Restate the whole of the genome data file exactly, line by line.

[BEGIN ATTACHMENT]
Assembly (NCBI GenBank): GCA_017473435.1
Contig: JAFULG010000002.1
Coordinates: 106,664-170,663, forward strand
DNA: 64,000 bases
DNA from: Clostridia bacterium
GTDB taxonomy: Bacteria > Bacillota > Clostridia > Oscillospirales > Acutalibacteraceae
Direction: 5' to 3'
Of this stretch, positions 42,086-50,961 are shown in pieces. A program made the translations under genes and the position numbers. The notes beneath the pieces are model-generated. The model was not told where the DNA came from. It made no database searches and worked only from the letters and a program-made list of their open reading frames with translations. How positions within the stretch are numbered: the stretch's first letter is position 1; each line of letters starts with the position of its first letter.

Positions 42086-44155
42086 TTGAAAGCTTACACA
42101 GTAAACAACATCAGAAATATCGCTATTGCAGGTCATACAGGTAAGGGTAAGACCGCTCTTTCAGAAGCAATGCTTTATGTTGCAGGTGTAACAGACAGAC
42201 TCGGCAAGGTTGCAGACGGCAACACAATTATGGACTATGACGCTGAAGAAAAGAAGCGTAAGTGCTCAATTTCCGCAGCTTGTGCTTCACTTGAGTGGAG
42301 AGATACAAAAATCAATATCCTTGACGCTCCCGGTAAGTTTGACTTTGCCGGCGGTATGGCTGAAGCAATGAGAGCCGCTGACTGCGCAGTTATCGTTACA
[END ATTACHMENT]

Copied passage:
Assembly (NCBI GenBank): GCA_017473435.1
Contig: JAFULG010000002.1
Coordinates: 106,664-170,663, forward strand
DNA: 64,000 bases
DNA from: Clostridia bacterium
GTDB taxonomy: Bacteria > Bacillota > Clostridia > Oscillospirales > Acutalibacteraceae
Direction: 5' to 3'
Of this stretch, positions 42,086-50,961 are shown in pieces. A program made the translations under genes and the position numbers. The notes beneath the pieces are model-generated. The model was not told where the DNA came from. It made no database searches and worked only from the letters and a program-made list of their open reading frames with translations. How positions within the stretch are numbered: the stretch's first letter is position 1; each line of letters starts with the position of its first letter.

Positions 42086-44155
42086 TTGAAAGCTTACACA
42101 GTAAACAACATCAGAAATATCGCTATTGCAGGTCATACAGGTAAGGGTAAGACCGCTCTTTCAGAAGCAATGCTTTATGTTGCAGGTGTAACAGACAGAC
42201 TCGGCAAGGTTGCAGACGGCAACACAATTATGGACTATGACGCTGAAGAAAAGAAGCGTAAGTGCTCAATTTCCGCAGCTTGTGCTTCACTTGAGTGGAG
42301 AGATACAAAAATCAATATCCTTGACGCTCCCGGTAAGTTTGACTTTGCCGGCGGTATGGCTGAAGCAATGAGAGCCGCTGACTGCGCAGTTATCGTTACA